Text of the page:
Meet Scott Carle: The rock star manning the counter at Bseisu Coffee Bar

<p>Scott surrounded by his drum kits.</p>

Scott surrounded by his drum kits.

Ever met a rock star?

You may have without even realizing it. The man behind the counter at Bseisu Coffee Bar in the Wilkinson Building is none other than Scott Carle: drummer of indie rock band Dillon Fence.

Scott reflected in his La Marzocco Group 3 machine

A native of Durham, Carle spent 13 years with the band, touring the U.S. and Europe, releasing three studio albums and opening for rock bands such as The Black Crowes and Hootie and the Blowfish. Dillon Fence and its members maintain a loyal following in the Carolinas.

Carle has been at Duke since 2008, working at Bella Union before Bseisu opened in September 2021. Although Dillon Fence has broken up since, Carle occasionally performs with his former bandmates and plays their music at Bseisu. He is currently a member of five bands, including ones with other Duke students. One of his bands, JFK Jr., recently performed at Engineering Student Government’s E-Picnic. 

The creation of a rock star

Born in High Point and raised in Durham, Carle’s interest in music began in the first grade. He started playing drums at 15, teaching himself before taking lessons and joining his first band, Oasis, in high school.

The 1970s were a turning point for Carle. Musicians ranging from Bruce Springsteen and David Bowie to Queen and The Who captivated his mind. 

“The concerts that were coming through the Greensboro Coliseum at the time were epic,” Carle said. “I still have the flyers from the radio station.”

The cafe is filled with bright artwork. The film poster is from the film 'Clay Pigeons', a 1998 dark comedy whose title track is a song by Scott's band Collapsis. 

Carle began a career in engineering, working in the semiconductor industry after graduating from college. However, the call of music proved too strong for him.

Carle joined Dillon Fence after stints in two other bands when the band was “three UNC students and one Wake [Forest] student,” he said. “... Then we got signed to Mammoth Records, and that’s when everything changed.”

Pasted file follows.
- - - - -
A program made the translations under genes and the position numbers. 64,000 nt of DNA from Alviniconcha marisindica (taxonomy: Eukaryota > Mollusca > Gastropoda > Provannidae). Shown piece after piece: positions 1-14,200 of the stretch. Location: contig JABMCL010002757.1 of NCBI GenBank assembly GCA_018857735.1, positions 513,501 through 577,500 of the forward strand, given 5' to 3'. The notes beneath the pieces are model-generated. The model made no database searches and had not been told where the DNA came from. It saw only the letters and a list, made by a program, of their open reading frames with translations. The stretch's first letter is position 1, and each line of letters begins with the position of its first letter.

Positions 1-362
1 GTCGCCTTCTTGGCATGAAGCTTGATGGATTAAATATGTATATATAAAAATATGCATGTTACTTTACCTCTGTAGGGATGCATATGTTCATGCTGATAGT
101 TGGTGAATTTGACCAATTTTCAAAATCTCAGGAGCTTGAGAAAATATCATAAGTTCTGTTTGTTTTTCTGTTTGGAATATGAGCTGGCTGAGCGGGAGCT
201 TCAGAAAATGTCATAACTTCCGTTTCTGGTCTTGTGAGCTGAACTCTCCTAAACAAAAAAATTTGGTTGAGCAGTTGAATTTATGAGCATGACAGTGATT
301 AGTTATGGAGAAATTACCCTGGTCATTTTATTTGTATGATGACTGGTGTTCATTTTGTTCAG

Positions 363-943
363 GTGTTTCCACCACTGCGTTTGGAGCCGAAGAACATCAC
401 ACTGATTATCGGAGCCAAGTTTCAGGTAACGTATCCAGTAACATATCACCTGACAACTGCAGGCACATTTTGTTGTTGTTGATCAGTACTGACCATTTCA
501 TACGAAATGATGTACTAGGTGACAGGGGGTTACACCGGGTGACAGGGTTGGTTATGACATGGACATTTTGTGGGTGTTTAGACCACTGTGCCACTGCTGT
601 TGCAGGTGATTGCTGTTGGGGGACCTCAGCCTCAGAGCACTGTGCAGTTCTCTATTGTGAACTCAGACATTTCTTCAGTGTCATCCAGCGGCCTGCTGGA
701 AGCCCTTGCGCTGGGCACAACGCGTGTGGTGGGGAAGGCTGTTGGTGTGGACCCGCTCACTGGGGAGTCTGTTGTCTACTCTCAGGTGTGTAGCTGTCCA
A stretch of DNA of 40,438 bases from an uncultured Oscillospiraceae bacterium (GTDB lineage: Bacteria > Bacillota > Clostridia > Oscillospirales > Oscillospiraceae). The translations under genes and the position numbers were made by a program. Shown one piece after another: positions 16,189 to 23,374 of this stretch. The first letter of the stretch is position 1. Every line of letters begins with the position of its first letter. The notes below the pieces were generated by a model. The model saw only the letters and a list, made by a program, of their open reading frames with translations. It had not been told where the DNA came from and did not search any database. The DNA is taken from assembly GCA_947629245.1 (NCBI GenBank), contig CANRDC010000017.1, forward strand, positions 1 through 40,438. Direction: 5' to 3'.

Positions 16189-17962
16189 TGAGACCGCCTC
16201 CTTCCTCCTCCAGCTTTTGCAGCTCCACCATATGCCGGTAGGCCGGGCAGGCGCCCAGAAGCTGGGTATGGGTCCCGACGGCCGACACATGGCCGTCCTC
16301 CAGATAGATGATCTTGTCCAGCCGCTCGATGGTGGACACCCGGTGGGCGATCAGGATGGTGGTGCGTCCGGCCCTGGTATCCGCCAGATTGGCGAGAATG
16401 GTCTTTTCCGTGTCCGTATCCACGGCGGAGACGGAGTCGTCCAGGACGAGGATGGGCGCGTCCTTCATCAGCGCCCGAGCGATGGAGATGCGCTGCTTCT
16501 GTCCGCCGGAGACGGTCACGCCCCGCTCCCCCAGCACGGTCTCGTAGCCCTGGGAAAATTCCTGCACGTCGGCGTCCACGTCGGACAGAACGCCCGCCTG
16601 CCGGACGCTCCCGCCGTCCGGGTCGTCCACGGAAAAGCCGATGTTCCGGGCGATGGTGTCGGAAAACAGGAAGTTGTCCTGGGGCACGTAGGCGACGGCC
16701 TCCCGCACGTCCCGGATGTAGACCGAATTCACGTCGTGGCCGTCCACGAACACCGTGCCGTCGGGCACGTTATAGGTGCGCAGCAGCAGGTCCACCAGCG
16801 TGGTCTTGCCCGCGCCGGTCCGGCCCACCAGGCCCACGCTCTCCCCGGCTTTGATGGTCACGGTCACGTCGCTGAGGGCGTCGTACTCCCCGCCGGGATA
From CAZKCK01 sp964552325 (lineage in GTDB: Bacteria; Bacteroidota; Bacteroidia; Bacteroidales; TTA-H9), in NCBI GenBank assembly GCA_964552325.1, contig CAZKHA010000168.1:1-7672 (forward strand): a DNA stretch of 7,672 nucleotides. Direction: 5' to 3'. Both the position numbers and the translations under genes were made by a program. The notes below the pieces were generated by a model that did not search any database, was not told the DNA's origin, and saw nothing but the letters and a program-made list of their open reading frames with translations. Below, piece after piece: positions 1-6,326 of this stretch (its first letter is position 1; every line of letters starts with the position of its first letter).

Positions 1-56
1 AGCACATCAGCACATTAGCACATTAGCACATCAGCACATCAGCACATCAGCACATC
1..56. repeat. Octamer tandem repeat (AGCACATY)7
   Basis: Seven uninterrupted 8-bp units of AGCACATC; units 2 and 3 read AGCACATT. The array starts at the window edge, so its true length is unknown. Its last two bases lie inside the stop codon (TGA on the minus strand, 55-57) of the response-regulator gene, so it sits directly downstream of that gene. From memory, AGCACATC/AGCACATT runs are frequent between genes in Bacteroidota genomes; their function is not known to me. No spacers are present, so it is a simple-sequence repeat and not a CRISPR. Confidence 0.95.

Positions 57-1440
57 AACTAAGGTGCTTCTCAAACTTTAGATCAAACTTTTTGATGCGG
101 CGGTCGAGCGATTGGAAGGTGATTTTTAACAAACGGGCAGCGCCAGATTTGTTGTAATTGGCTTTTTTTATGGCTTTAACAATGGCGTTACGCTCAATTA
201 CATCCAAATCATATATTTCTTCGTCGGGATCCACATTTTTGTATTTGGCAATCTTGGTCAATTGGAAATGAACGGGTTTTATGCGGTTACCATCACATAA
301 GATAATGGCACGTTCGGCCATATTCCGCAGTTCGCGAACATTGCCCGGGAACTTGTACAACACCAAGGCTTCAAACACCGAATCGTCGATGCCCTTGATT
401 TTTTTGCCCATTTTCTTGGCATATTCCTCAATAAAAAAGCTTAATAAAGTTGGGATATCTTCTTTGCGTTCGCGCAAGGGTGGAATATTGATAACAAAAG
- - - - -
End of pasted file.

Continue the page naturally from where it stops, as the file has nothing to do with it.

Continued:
He quit his job to focus on Dillon Fence’s first studio album.

“Once that record was released, we had to hit the road. We played regionally, nationally, and eventually, internationally,” Carle said. The band toured the US and Europe, sometimes to open for other rock bands. According to Carle, Dillon Fence’s fan base expanded from college students to “all kinds of people,” recalling how some fans would follow the band on tour. 

After his touring career ended in 2003, Carle worked professionally with other bands until 2008. He works semi-professionally with multiple bands, continuing work with Dillon Fence and another former band, Collapsis. He enjoys playing for fun instead of being a full-time musician now, noting that musicians on tour often miss chances to spend time with loved ones or rest.

Dillon Fence will record a live album at the North Carolina Museum of Art in Raleigh this summer. According to Carle, the band is also “thinking about” a new studio album.

An unmistakable campus presence

Bseisu is unique among Duke’s coffee locations. The coffee shop features posters, photographs and other memorabilia of Dillon Fence and other indie rock bands. Carle spends much of his time interacting with students who frequent the bar and playing their music recommendations along with his personal favorites.